AWE Show

One of the biggest technology topics over the past few years is augmented and virtual reality. Major technology companies such as Microsoft and Samsung, to name a few, have their hands in this pot.

If you’re like me, then you probably get these terms mixed up more often than you would like to admit. So I have defined them below:

Augmented Reality (AR): Experiencing the real world with digital images overlaying the screen. Think of Pokémon Go, the recent phenomenon of Pokémon popping onto your screen while viewing the real world around you.

Virtual Reality (VR): A complete 360 degree immersion into a digital world. Think of the recent Google spot light story: Pearl.

Often, conversations around these topics lean towards the video game industry. While video games and AR/VR have a close relationship, new opportunities for real world applications have increased. My team and I experienced different applications of this technology at the Augmented World Expo.

There are varying levels of AR/VR available to organizations looking for technologies to improve their business model. One particular term that was thrown around is a term Librestream has been using for quite some time now: Virtual Presence.

Virtual presence is having your expert when you need them there virtually. You are not looking at each other, but instead you are both looking at ‘things’. It’s important to us that you are focusing on things, as it truly mimics a real world scenario of asking a colleague to walk over and look at whatever it is you are working on. Augmented reality provides endless possibilities to develop interactive collaboration applications for the real world.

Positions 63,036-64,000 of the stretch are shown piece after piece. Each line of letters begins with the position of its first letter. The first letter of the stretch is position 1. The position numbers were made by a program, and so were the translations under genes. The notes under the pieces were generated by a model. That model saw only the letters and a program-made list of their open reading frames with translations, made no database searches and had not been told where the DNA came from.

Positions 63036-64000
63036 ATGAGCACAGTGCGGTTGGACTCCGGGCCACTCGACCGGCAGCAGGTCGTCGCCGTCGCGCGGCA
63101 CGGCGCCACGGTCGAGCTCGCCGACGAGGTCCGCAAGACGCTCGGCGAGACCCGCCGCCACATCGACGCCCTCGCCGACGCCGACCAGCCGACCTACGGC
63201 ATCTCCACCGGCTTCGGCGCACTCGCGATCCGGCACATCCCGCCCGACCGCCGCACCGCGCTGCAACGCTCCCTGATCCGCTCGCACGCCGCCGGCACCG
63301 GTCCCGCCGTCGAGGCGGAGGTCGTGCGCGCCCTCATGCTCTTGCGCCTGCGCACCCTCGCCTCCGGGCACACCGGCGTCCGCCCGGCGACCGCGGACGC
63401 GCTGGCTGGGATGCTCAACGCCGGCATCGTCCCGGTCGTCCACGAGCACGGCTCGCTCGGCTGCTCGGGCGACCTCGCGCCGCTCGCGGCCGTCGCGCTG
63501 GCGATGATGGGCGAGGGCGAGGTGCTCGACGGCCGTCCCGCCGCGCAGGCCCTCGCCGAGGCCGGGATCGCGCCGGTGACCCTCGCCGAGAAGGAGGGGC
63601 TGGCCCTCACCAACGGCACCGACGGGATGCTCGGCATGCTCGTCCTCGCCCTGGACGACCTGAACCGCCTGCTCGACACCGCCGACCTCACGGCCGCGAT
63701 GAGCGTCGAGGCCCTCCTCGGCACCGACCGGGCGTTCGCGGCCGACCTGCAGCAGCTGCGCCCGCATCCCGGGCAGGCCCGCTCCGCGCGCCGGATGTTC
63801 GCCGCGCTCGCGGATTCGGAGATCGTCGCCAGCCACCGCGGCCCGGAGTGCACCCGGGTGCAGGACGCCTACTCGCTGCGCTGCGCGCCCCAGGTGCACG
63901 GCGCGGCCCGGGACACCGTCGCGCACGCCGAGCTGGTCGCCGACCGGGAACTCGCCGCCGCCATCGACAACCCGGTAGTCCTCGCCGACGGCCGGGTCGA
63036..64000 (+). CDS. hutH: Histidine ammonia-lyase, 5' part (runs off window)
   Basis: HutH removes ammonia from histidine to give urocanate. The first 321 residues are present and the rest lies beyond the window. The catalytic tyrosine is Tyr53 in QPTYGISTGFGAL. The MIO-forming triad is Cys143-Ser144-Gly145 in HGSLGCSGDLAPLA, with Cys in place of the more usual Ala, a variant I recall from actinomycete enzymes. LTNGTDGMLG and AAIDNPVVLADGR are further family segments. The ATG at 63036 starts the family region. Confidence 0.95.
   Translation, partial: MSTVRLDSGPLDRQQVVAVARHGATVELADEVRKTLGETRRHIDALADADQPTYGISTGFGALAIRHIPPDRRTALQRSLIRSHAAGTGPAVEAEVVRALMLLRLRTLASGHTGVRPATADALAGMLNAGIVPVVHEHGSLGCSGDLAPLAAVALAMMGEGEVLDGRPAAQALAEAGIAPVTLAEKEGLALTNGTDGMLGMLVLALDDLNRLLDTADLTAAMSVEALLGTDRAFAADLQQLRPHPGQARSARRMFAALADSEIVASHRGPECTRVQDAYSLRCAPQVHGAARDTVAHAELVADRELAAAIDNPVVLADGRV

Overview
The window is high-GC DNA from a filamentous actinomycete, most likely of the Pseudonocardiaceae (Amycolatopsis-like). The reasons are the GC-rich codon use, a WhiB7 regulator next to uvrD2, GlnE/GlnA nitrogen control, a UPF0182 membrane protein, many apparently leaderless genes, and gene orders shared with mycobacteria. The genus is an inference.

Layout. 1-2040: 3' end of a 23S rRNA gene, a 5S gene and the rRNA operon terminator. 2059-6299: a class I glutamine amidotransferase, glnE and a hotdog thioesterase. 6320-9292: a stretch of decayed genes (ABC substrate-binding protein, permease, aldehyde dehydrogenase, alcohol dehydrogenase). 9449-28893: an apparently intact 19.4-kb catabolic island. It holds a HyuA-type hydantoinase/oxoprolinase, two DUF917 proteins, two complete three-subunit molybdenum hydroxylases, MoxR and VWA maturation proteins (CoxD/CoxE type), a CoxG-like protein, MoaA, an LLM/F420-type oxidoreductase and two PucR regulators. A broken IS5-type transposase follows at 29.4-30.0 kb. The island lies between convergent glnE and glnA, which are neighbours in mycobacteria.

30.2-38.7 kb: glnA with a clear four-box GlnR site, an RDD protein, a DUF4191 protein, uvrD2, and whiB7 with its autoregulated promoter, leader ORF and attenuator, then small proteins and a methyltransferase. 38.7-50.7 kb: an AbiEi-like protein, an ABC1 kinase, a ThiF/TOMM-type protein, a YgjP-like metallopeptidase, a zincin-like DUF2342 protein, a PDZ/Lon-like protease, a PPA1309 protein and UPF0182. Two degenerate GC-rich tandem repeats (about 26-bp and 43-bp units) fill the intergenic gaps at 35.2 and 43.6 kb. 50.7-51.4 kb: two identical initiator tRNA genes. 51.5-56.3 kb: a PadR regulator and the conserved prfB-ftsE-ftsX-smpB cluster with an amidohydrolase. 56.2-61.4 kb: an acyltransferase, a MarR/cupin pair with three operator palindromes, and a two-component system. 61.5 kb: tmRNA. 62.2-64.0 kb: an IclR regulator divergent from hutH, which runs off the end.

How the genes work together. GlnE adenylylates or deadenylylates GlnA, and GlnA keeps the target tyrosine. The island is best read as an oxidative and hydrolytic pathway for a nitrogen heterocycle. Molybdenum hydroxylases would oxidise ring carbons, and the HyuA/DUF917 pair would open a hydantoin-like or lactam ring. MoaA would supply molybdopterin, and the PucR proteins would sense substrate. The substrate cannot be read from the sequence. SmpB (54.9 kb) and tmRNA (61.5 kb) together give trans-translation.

Engadget, was also at AWE and wrote about their experience. Their focus was on AR and its many applications in the real world. Here is a snip of the article regarding Librestream:

“The best demos I saw were ones where I didn’t really need to interact with what I saw on my headset. A company called Librestream is using AR technology to let remote workers see what someone sees out in the field and beam notes back and forth. For example, I could be looking at a data center server while a remote employee snaps an image from my headset’s camera and then sends it back to me with annotations about what I need to fix and what I should ignore. That demo didn’t rely on any tiny headset-mounted controls or gestures to make sense, and it was better for it.”

AR hardware has a long way to go compared to AR software. Librestream was able to provide the AR experience on glasses without having to over complicate the user experience. Our scenario included the user wearing glasses and taking direction from an offsite expert. It was up to the expert on a PC to control the application, including sharing of images and pausing of real-time video. Read more about their experience here.

Written by Jereme Pitts – COO Librestream Technologies

  • Share